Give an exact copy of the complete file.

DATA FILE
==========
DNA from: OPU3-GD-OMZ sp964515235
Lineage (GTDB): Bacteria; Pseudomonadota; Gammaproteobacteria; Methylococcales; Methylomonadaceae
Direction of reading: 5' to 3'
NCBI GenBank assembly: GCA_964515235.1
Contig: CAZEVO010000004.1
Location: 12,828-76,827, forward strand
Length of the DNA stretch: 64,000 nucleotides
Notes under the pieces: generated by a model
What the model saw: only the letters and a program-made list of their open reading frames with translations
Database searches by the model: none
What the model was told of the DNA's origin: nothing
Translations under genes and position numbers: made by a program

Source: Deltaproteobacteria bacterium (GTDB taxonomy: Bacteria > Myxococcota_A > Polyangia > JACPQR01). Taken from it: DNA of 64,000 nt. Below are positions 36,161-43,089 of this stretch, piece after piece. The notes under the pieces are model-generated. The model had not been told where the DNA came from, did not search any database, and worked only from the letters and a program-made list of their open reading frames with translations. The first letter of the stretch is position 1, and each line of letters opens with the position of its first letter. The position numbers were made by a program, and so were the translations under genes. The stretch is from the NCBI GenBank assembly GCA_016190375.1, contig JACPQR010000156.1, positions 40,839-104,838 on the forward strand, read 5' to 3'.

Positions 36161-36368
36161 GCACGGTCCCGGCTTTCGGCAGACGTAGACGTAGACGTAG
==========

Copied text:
DNA from: OPU3-GD-OMZ sp964515235
Lineage (GTDB): Bacteria; Pseudomonadota; Gammaproteobacteria; Methylococcales; Methylomonadaceae
Direction of reading: 5' to 3'
NCBI GenBank assembly: GCA_964515235.1
Contig: CAZEVO010000004.1
Location: 12,828-76,827, forward strand
Length of the DNA stretch: 64,000 nucleotides
Notes under the pieces: generated by a model
What the model saw: only the letters and a program-made list of their open reading frames with translations
Database searches by the model: none
What the model was told of the DNA's origin: nothing
Translations under genes and position numbers: made by a program

Source: Deltaproteobacteria bacterium (GTDB taxonomy: Bacteria > Myxococcota_A > Polyangia > JACPQR01). Taken from it: DNA of 64,000 nt. Below are positions 36,161-43,089 of this stretch, piece after piece. The notes under the pieces are model-generated. The model had not been told where the DNA came from, did not search any database, and worked only from the letters and a program-made list of their open reading frames with translations. The first letter of the stretch is position 1, and each line of letters opens with the position of its first letter. The position numbers were made by a program, and so were the translations under genes. The stretch is from the NCBI GenBank assembly GCA_016190375.1, contig JACPQR010000156.1, positions 40,839-104,838 on the forward strand, read 5' to 3'.

Positions 36161-36368
36161 GCACGGTCCCGGCTTTCGGCAGACGTAGACGTAGACGTAG